Israeli President: 'Don't give up, elect to vote'
JERUSALEM, Israel -- Israeli President Reuven Rivlin hosted about 100 visitors at his Jerusalem residence Tuesday evening to talk about national elections and encourage them to vote on March 17.
The president chose the first 100 people who responded to a Facebook post in which he asked Israelis not planning to vote to explain why.
Israeli author and actor Modi Bar-On opened the event, telling participants he understood their apathy.
"Our democracy is indeed getting worn out from use, the pace of successive elections, and the minimal changes they actually bring causes even me to shrug and say, 'maybe it really is not that important. Maybe my vote doesn't really impact,'" Bar-On said and then remembered his mother.
For her, "the right to vote was one of the greatest gifts she received in her life, for whom voting in the elections was such an important part of her identity."
The last time she voted, despite poor health, he remembered her words. "I voted, therefore I am," she said.
Pollster Dr. Mina Tzemach spoke about electoral trends and the impact of voter turnout on the outcome.
One way to protest is to put a blank piece of paper in the envelope, which is counted as a "disqualified vote," she explained before telling of an election in which the non-voters could have made all the difference.
In the 1996 national elections, less than 26,000 votes determined the winner and there were 400,000 eligible voters who didn't go to the polls.
Several people spoke openly of their frustration.
"The decision not to go to the polling station is a result of a crisis of confidence I have had with the State for a number of years," Yakir Cohen, 25, a student from Sapir College, not far from the rocket-battered town of Sderot, said.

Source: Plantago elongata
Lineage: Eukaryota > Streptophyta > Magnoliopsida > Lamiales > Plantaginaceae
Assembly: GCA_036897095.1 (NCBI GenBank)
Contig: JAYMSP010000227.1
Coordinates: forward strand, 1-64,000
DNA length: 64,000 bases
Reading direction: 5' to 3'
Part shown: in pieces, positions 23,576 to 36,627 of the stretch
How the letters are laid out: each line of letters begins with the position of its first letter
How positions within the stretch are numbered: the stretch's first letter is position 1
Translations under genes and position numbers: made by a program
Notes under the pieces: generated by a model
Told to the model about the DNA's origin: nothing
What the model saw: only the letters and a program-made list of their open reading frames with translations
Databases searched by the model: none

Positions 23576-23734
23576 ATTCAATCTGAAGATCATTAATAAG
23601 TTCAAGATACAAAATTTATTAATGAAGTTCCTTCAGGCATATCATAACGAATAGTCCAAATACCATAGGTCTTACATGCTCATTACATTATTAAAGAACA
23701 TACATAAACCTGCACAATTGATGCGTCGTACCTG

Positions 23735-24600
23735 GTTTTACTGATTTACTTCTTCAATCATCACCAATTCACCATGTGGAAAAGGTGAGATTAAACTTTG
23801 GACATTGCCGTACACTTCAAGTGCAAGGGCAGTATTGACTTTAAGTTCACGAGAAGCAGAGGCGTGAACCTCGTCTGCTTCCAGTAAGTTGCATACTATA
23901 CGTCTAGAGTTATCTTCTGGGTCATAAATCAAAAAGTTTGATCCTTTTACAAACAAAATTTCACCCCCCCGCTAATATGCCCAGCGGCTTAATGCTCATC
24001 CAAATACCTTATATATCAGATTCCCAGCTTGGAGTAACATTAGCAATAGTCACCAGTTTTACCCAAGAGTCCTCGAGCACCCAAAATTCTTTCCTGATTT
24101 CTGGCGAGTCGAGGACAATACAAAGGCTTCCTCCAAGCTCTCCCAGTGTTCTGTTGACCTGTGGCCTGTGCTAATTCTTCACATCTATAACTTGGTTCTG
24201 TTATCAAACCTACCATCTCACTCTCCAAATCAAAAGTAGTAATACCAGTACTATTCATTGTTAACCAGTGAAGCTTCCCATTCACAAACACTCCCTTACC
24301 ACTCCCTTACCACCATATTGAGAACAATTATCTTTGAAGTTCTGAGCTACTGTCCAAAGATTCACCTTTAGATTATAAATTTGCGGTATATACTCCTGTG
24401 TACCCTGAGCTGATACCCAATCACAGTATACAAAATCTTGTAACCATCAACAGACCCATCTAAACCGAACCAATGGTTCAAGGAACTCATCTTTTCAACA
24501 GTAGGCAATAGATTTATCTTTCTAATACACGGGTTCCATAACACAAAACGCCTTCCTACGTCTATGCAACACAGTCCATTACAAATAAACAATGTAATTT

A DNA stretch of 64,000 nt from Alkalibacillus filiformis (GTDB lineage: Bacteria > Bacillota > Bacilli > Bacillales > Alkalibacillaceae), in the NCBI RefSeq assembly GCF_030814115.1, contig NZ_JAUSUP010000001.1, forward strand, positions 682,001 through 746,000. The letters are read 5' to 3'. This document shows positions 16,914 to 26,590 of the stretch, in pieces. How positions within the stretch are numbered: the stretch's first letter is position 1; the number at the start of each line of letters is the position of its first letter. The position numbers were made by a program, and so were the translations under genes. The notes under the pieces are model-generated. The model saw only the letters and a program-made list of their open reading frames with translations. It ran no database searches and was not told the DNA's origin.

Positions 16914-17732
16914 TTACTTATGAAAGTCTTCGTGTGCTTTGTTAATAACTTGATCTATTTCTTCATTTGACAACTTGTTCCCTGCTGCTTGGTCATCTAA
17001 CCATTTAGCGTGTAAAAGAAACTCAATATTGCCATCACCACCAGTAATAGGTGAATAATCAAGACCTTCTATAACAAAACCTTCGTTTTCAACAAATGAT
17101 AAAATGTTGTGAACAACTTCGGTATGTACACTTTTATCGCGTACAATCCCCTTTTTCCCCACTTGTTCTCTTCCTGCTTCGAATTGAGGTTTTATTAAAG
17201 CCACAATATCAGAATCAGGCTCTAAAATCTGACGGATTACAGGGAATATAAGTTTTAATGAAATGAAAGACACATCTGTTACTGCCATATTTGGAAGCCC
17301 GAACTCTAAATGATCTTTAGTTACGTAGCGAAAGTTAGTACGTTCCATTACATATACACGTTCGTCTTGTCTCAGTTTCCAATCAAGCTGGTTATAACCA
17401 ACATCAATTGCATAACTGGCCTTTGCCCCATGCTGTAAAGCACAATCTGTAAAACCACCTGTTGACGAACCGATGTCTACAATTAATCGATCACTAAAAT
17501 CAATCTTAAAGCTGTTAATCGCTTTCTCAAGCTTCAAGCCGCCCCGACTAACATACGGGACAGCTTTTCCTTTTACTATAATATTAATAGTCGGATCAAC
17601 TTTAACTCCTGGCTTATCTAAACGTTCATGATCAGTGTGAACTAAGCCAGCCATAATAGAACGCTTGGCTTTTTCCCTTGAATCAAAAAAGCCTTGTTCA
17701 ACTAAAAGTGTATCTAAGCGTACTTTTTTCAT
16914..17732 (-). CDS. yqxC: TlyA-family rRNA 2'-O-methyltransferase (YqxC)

"I live near the Gaza Strip, and since Operation Protective Edge, there is a sense of sand-glass counting down to the next round of violence," he said. "There are no security, economic or policy prospects. There is no change on the Right, Left or in the Center. It doesn't matter for whom I vote; my vote will move no one."
"We will get up on the morning of March 18 and the country will continue to be run exactly as it was previously," he continued. "I am only 25. I have had the right to vote for only 7 years and yet I am able to vote already for the third time. Something here isn't working."
A 26-year-old woman from Ashdod spoke of living in bomb shelters and stairwells during rocket attacks from the Gaza Strip and dreaming of buying an apartment.
"We see the candidates move from place to place around the country, talking with everyone. Yet from the 18th of March, we will see them only in the background and ask again, 'Where did we err?'"
When President Rivlin got up to speak, he told attendees he had no intention to preach to them and certainly not to ask for their vote. Rivlin is a longtime member of Likud, Prime Minister Benjamin Netanyahu's party.
The president said he wanted to listen to them and to share "the concern that too many of our citizens are led by apathy and despair who feel a lack of faith in the political system."
"But friends, I must ask you sincerely. If specifically you, who understand the problems of the current political reality, believe that not voting will lead to a better or worse situation? Would there be more or less corruption? Would there be more extremism or more moderation? Would the political system be more or less stable? How would Israeli society look if we all stopped voting? Would there be greater vision and hope? Or less?" he asked.
"A low electoral turnout is an incubator for social deterioration," he continued. "It only widens the dangerous gap between the elected officials and the public. It empowers extremist, violent groups, which endanger all of us."
"Therefore, I have invited you here today to say despair and apathy are not the solution. The solution does not begin with doing less, but doing more -- to be more involved, to be more observant, to be more untied, to demand more," Rivlin said.
"My friends, go and vote!"